⬆ = trending up from previous month
⬇= trending down from previous month
➡ = no change in rank from previous month
*Denotes a tie
Observations on trending threats
SocGholish kicks off 2023 in the top spot of our trending threat list, its first time at number 1 since March 2022. SocGholish is no stranger to our top 10, but this jump represents a significant increase in SocGholish activity compared to the latter half of 2022. Other researchers also reported seeing a January spike in SocGholish activity. This is likely due to several factors, including expanding SocGholish infrastructure and large-scale campaigns taking place at the end of 2022 and carrying into 2023.
While SocGholish was more active, The overall threat volume we observed was down in January 2023 compared to other months, which is not unexpected. January is often a quieter month for malware due to various factors, including the holiday season. The reduced threat volume may explain why several threats that are not often in our top 10, including CrackMapExec and NetSupport Manager, made the list in January.
IcedID back in the top 10 for the first time since 2021
IcedID tied with Raspberry Robin for the number 2 spot in January 2023, which is the first time IcedID has cracked Red Canary’s top 10 since April 2021. IcedID is a trojan used to steal sensitive information by creating a proxy that intercepts the victim’s browsing traffic. It has been leveraged by adversaries as a primary payload, as well as a secondary payload dropped by other malware families like Emotet and Qbot. This means we sometimes see and detect IcedID directly, and sometimes we see and detect the IcedID delivery vehicles chosen by adversaries. For example, in November 2022 Emotet ranked fifth in our top 10 list due to a large-scale Emotet campaign that was dropping IcedID as a secondary payload. Since Red Canary detected Emotet before it could deploy IcedID, IcedID appeared to be less common than it actually was at the time.
Some additional observations on recent IcedID activity:
- IcedID distributors made a significant change in their methodology at the end of 2022, shifting from more traditional phishing emails to search engine optimization (SEO) poisoning and malvertising.
- In mid-January a new wave of IcedID activity began after a holiday season hiatus.
- IcedID is currently being leveraged as a primary payload as opposed to a secondary payload.
IcedID can deliver additional malicious payloads, including ransomware. If IcedID is in your environment, it may be helpful to isolate the victim endpoint while you investigate. As you investigate the infected system, take care to delete not only malicious files but any scheduled tasks IcedID may have created to maintain persistence.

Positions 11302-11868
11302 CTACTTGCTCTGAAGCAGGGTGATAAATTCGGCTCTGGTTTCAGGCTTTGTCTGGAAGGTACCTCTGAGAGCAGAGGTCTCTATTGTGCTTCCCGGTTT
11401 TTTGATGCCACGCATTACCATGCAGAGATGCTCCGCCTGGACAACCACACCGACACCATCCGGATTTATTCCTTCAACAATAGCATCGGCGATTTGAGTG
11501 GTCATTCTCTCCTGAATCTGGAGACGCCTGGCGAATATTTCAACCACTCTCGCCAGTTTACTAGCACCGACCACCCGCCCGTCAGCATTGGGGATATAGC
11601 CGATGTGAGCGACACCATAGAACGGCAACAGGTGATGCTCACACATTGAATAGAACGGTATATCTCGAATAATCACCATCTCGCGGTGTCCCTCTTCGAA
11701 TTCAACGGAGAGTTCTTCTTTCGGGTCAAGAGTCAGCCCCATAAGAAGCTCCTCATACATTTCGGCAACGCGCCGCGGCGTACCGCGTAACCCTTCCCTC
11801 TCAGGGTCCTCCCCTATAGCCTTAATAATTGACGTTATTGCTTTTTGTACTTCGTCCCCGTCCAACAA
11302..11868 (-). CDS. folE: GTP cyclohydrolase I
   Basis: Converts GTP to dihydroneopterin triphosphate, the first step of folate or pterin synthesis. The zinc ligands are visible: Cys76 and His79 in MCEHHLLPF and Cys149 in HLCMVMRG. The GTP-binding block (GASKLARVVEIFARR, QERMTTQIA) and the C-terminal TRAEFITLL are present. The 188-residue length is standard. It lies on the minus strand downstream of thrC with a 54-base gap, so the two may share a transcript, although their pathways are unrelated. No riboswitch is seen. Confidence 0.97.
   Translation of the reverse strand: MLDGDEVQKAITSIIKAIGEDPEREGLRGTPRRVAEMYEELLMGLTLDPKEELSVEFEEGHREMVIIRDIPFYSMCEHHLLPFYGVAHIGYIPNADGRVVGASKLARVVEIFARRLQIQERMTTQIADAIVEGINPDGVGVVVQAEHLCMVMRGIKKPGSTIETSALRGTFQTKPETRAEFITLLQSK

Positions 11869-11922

Detection opportunity: Scheduled task persistence from the roaming folder with no command-line arguments
The following pseudo-detection analytic looks for scheduled tasks executing from the Users folder. Tasks executing with no command-line arguments are more likely to be malicious. To reduce noise, you will likely need to create exceptions for any approved applications in your environment that have this behavior.
process == (
process_path_includes == (
OneNote used to deliver malicious attachments
In January 2023, Red Canary and other security researchers began to see adversaries leveraging OneNote attachments to deliver several different malware families, including AsyncRAT, Quasar RAT, RedLine, and Qbot.
Last year, after Microsoft started blocking macros by default, threat actors began using container files like disk images (
.iso) and compressed archives like
.zip files to deliver their malicious payloads. In late 2022, Microsoft and 7-Zip issued security updates making those file types harder for adversaries to use successfully. The recent migration to OneNote as a delivery vehicle may be related to those security updates.
In January 2023 we directly observed RedLine and an ongoing Qbot campaign using OneNote attachments in their phishing emails. A frequent intrusion flow we have observed is as follows:
- The threat actor sends an email, sometimes with a theme related to business, such as invoices or taxes.
- The phishing email has a malicious
.one file attached; when opened, the OneNote document prompts the user to interact again to view/open the file.
- User interaction opens and executes an HTML Application file (
.hta), a Batch script file (
.bat), or PowerShell script file (
- These scripts execute commands that download additional malicious payloads.
OneNote continues to be leveraged by adversaries in February to deliver Qbot, IcedID, and more.
There are a number of detection opportunities in this attack path, including analytics that detect malicious script activity and analytics for the delivered payloads, but it’s ideal to detect the initial suspicious OneNote activity before the scripts or payloads execute.
Detection opportunity: OneNote spawning suspicious child processes
The following pseudo-detection analytic identifies OneNote as a parent process for suspicious child processes. This is not a new type of analytic; historically they have been useful for detecting suspicious Excel child processes. The same type of logic can be leveraged to detect suspicious OneNote activity. This pseudo-analytic would need to be updated as adversaries change which processes they start with OneNote, so an alternative option would be to detect any child processes spawned from Office applications.
parent_process == (
process == (